facebook as a business

Facebook as a Business



global comment corporation
post register one-quarter
net (3) average equivalent
triple influence over the past year
fee charge (2) consolidate
visible tailor (2) disadvantage
advert provide personality
effect target (2) political interest group
income regulation transparent
focus content responsible
sort customer shopping spree
brand dominate most valued brand


Video: Facebook’s Business




It was once just a small, student project. Now it’s a global corporation.

Around one-quarter of the world’s population is a registered Facebook user. Nearly two billion people post likes, comments and pictures. They spend an average of 42 minutes a day on Facebook.

The company almost tripled its net income over the past year, reaching the equivalent of nine billion euros.

The company doesn’t even charge fees.

So how is that possible?

The answer: Facebook members pay with their data. Every click makes the customers — and their interests — more visible.

Facebook then sells that information to other companies, so they can tailor their advertising to each Facebook user.

This is known as targeting.

For example, those who like cats get adverts for cat food. And not just any cat food. For one of its customers, Facebook sorted cat lovers into five personality types. Each one received targeted advertising.

In return for money, Facebook provides such data to all kinds of customers — including political interest groups. During the Brexit campaign, people in the fishing industry, who felt disadvantaged by EU regulations, were specifically targeted by Facebook — and to great effect.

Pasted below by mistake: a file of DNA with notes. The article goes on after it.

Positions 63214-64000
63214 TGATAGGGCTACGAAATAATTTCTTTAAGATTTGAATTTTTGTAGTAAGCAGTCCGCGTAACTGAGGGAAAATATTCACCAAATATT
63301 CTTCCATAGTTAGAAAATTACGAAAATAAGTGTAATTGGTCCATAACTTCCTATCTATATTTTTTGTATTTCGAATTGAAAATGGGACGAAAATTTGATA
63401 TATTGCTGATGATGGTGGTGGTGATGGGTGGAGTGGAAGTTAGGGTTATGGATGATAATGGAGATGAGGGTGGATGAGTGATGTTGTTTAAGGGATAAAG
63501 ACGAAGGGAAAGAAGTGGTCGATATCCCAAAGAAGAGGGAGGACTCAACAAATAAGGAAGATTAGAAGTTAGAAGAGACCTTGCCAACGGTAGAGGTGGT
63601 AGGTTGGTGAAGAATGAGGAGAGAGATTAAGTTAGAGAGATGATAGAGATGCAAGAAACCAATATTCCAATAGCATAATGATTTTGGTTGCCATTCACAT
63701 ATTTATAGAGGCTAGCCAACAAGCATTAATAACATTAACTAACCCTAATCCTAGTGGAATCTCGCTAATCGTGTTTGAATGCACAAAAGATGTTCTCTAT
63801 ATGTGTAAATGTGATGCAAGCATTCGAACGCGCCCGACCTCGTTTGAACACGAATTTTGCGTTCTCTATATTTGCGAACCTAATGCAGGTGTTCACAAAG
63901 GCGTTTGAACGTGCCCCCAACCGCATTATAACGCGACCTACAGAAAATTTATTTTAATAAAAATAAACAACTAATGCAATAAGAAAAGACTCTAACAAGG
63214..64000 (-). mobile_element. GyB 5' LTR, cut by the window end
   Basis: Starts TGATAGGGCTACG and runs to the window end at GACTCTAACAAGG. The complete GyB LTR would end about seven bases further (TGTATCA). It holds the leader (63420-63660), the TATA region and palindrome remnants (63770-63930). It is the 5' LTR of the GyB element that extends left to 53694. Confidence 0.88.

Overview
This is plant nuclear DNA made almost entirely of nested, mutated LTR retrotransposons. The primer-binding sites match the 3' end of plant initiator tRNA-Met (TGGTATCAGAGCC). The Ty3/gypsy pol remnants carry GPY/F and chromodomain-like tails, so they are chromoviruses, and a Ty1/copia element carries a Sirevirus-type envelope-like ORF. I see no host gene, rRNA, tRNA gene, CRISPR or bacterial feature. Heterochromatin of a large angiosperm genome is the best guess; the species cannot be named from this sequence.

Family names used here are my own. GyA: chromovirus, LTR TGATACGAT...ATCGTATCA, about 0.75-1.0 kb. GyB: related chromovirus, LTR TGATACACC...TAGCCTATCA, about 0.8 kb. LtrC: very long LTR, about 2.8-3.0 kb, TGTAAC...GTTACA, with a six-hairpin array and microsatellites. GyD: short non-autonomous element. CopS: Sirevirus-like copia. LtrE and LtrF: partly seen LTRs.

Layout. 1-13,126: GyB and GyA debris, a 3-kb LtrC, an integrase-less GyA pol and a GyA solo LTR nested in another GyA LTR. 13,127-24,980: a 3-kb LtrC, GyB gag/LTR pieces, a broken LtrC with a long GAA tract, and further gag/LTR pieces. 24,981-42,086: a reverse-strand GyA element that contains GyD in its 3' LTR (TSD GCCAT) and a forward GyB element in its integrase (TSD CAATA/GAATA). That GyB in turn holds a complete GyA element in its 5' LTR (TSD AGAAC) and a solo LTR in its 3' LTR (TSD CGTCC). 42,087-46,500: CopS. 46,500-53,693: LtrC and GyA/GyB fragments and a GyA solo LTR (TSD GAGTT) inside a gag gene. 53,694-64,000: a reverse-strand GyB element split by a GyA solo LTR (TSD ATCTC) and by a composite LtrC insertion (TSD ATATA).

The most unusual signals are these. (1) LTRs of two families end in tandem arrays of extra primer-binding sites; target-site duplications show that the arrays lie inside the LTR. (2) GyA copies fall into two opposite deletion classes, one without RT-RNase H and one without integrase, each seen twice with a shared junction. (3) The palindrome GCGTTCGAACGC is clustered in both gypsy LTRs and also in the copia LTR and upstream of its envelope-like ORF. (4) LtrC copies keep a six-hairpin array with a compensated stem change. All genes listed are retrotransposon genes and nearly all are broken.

But unlike its users, Facebook is not at all transparent. Who is influencing who and for how much money is not known.

And the website says it’s not responsible for the content of posts. Its executives are focused on growing the company instead.

Facebook has been on a shopping spree, further consolidating its dominant position on the digital market. It’s now the fifth most valuable brand in the world.

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1. Facebook began in a large, Silicon Valley laboratory. True or false?

2. Does everyone use Facebook? What do they do on Facebook?

3. Is Facebook a very successful and profitable company? Has it grown, shrunk or stayed the same size?

4. People have to pay a fee to register and be a Facebook member. Is this right or wrong?

5. How does Facebook earn money?

6. Is personal data in Facebook useful only to commercial enterprises?

7. Facebook knows people’s personal information and everyone knows about Facebook’s technical and business models and operations. Is this correct or incorrect?


A. All my friends and I have Facebook accounts. True or false?

B. How much time do your friends spend on Facebook? What do they do on Facebook?

C. Is Facebook important for you, your company or organization?

D. Are there any drawbacks about Facebook?

E. What will happen in the future?

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